will be very insipid. The family stock is embarked in this design, and
we will not admit of counterfeits: Dr. Anderson and his heirs enjoy
his pills, Sir. William Read has the cure of eyes, and Monsieur
Rozelli can only cure the gout. We pretend to none of these things;
but to examine who and who are together, to tell any mistaken man he is
not what he believes he is, to distinguish merit, and expose false
pretences to it, is a liberty our family has by law in them, from an
intermarriage with a daughter of Mr. Scoggan, the famous droll of
the last century. This right I design to make use of; but will not
encroach upon the above-mentioned adepts, or any other. At the same
time I shall take all the privileges I may, as an Englishman, and will
lay hold of the late Act of Naturalisation to introduce what I
shall think fit from France. The use of that law may, I hope, be
extended to people the polite world with new characters, as well as the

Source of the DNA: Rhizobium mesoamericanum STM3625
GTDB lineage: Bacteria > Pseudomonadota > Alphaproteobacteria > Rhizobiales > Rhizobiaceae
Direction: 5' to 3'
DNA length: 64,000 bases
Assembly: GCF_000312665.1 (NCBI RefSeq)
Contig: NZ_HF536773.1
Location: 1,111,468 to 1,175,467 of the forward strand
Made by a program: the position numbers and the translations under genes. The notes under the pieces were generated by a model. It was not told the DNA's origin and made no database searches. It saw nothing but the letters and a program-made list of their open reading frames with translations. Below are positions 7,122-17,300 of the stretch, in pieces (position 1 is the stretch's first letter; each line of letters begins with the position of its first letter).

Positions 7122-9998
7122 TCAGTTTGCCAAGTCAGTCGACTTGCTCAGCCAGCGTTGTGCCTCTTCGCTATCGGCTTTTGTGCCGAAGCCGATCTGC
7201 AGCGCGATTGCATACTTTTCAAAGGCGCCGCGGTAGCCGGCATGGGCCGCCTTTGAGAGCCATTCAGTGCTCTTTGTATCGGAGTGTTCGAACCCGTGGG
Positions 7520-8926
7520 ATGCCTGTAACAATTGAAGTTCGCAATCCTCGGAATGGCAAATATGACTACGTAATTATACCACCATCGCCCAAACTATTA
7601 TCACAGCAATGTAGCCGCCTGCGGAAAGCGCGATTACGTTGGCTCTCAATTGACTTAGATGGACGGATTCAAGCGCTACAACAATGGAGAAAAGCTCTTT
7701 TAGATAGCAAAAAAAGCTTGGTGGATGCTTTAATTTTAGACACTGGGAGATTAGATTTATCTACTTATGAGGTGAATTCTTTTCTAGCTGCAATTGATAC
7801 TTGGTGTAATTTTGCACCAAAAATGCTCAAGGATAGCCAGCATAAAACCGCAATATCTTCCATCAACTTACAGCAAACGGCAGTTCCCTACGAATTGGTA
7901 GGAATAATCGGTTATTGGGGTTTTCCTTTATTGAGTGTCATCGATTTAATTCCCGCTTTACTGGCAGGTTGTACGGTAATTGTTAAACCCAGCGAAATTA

kingdom itself with new subjects. Therefore an author of that nation,
called La Bruyère, I shall make bold with on such occasions. The last
person I read of in that writer, was Lord Timon. Timon, says my
author, is the most generous of all men; but is so hurried away with
that strong impulse of bestowing, that he confers benefits without
distinction, and is munificent without laying obligations. For all the
unworthy, who receive from him, have so little sense of this noble
infirmity, that they look upon themselves rather as partners in a spoil,
than partakers of a bounty. The other day, coming into Paris, I met
Timon going out on horseback, attended only by one servant. It struck me